Raise excise taxes to prevent alcohol harm
Raise excise taxes to prevent alcohol harm to young people: Report says
Raising the excise tax on alcohol will contribute to reducing alcohol-related harm to this country’s young people, according to a report commissioned by the Alcohol Advisory Council. The Government is now considering the report, prepared for ALAC by economist Brian Easton.
ALAC’s Chief Executive Dr Mike MacAvoy says increased tax on alcohol that has higher ethanol content would steer young people away from the high alcohol content cheap drinks which many of them now favour. “We know that young people are particularly sensitive to price. We know that they are more likely to seek ‘best bang for buck’ by buying light spirits with a high alcohol content at a cheap price.”
Dr MacAvoy says ALAC commissioned Mr Easton to investigate the issue because it is deeply concerned about youth drinking in New Zealand. “We welcome Mr Easton’s report, Taxing Harm: Modernising Excise Duties and endorse its findings. We would support a change to the current excise tax structure.”
He says young people are currently being tempted by a range of drinks which appear to be marketed directly towards them. Under the current tax structure these light spirits are not taxed according to their ethanol content – which is high - but instead fall into a category that Dr MacAvoy describes as “pocket money-priced alcohol”.
“There are some very cheap drinks available with high alcohol content. The kids like them because they can easily afford them or they can pool money to buy them, but many parents and others are not aware of how high the alcohol content is. In some cases, there are bottles which are providing as much alcohol as 23 or so standard drinks for under $10. The pricing is so low because of the tax bands these products currently fall into and because they are taxed as beer and wine rather than spirits. We’d like to see this fixed.’
“Our view is that by reflecting the true alcohol content in taxes on liquor this could help steer young people towards drinks with less alcohol, thus minimising some of the harms we are finding.”
Dr MacAvoy says a major concern is the fact that young people are drinking more heavily and at an earlier age. “The National Alcohol Survey has found that the average quantity of alcohol consumed by 14 to 17 year olds doubled between 1995 and 2000. The same survey found that the 14 to 19 year olds were consuming more on each drinking occasion. Our own Youth Drinking Monitor in 2002 found that over a third of 14 to 17 year olds consider themselves to be ‘heavy drinkers’.
Dr MacAvoy says some people appear to think that the alcohol tax is only a revenue gaining exercise. “In fact, the tax has an important role to play in managing consumption and therefore harm.”
He says: “Pricing policy is recognised internationally as one of the most effective tools in reducing alcohol-related harm within the drinking population through reducing consumption.” The report proposes that in future the primary purpose of excise duties on alcohol should be a part of a harm minimisation strategy. It says that adopting a harm approach to alcohol excise duties can reduce potentially harmful consumption, especially that of teenagers and heavy drinkers.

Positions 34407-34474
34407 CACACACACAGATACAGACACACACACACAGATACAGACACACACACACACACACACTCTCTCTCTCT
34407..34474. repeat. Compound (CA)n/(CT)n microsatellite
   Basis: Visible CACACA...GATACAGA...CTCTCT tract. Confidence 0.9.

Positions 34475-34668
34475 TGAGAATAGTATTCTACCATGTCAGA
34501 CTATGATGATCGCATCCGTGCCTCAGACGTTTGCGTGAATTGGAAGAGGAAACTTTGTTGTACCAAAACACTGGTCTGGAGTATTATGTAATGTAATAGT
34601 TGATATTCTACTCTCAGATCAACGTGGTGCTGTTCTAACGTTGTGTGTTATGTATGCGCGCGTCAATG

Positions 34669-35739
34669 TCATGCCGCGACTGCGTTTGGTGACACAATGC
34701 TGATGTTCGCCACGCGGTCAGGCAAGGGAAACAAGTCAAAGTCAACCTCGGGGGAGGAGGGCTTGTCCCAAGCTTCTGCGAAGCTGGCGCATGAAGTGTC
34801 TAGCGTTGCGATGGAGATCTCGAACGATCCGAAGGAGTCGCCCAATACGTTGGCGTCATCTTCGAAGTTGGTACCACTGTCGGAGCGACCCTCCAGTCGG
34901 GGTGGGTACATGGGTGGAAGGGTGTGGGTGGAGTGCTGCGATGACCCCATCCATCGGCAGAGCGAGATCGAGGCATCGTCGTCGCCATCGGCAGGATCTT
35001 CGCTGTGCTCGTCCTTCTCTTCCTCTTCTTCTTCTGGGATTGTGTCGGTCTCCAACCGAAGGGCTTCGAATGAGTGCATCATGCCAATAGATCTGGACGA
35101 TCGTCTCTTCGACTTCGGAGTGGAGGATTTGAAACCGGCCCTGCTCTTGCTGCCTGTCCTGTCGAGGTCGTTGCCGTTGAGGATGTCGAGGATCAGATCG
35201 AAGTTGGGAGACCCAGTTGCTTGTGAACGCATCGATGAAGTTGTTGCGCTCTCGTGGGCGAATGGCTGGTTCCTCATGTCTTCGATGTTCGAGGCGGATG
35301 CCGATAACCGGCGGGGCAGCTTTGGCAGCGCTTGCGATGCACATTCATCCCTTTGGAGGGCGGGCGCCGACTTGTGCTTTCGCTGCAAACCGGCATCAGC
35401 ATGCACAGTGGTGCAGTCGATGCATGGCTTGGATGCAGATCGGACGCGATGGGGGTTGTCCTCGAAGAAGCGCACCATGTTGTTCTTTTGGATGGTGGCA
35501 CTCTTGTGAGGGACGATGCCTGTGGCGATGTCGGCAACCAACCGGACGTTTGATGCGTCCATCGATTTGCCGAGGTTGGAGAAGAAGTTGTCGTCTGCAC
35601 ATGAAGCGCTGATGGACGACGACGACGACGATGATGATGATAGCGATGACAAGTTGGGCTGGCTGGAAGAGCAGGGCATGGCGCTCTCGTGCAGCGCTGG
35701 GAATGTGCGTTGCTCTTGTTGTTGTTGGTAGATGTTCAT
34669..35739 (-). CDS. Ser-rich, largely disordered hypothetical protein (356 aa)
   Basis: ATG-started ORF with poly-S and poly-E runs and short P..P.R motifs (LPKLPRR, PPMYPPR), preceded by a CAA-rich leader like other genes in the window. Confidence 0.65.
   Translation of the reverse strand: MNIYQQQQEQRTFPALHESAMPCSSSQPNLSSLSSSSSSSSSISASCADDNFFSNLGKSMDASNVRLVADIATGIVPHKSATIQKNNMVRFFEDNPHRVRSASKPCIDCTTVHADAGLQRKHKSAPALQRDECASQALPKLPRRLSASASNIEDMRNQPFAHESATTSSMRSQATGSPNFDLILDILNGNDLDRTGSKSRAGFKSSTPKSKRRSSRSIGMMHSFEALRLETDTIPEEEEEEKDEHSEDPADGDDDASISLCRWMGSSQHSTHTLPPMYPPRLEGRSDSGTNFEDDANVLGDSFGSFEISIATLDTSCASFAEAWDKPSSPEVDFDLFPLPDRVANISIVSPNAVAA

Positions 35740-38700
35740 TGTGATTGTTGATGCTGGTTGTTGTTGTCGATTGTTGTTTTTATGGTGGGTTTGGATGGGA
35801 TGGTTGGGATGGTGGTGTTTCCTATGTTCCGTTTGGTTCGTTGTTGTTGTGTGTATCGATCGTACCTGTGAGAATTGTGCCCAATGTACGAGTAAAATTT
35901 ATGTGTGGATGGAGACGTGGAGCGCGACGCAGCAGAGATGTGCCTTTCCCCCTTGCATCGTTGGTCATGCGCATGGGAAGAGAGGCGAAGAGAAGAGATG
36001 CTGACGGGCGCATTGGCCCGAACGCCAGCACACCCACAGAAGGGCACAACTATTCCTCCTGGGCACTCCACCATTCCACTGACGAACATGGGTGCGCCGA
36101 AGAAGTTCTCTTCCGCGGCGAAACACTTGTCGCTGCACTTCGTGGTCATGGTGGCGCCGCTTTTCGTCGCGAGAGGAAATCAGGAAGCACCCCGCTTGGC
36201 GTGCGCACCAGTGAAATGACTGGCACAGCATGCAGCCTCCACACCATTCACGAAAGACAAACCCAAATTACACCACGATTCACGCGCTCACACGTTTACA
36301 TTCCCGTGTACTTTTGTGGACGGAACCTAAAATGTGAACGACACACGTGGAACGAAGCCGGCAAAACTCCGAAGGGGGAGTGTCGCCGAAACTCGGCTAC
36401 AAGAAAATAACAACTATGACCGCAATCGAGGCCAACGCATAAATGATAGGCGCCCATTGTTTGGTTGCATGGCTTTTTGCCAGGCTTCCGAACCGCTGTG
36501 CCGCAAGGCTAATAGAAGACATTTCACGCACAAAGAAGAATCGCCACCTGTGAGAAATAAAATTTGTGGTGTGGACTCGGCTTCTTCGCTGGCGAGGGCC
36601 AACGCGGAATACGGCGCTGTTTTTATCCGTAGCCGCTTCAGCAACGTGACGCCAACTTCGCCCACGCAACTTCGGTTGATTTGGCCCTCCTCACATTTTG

Dr MacAvoy says effective harm minimisation involves a number of interventions and changing the excise tax structure is one of them. “These other interventions are likely to work more effectively if the excise duty strategy is supporting them.”
In the past year or so, there has been a noticeable groundswell of interest in the community about the effects of youth drinking, Dr MacAvoy says. “This is commendable but it we are really serious about teenage drinking problems, it will require some serious commitment from us all, from Government and the community.”
“A raft of strategies is needed if we are to have any impact on the problems we’re seeing. Solving alcohol-related problems is about a range of strategies including community action, enforcement, policy, education and advertising, sponsorship and promotion.”
The full report is available on www.alcohol.org.nz [ends]
Note to editors/producers and journalists: a set of FAQ’s on excise duty and alcohol is available with this media release.
FAQs on Excise Duty and Alcohol prepared by the Alcohol Advisory Council.
Excise Duty and Alcohol
What is the excise duty?
The excise duty is a tax and it is collected on all alcohol imported or manufactured in New Zealand.
Why have excise duty?
Historically, excise duties were imposed on alcohol as a matter of administrative convenience and were regarded as a revenue gathering instrument. In 1875/76 customs and excise duty made up 91.6% of tax revenue!!
In the early 20th century alcohol was regarded as indulgent if not downright evil and the practice was to label excise duties as “sin taxes”.
These early approaches have changed over the years. Although the idea of taxing “less acceptable products” remains, there has been movement towards regarding excise duty as a tool to inhibit the consumption of products that negatively affect the general welfare of the population.
By 1988, the Report on the Review of Excise Duties on Alcoholic Beverages and Tobacco Products (the Sullivan Report) identified three possible objectives of excise duty: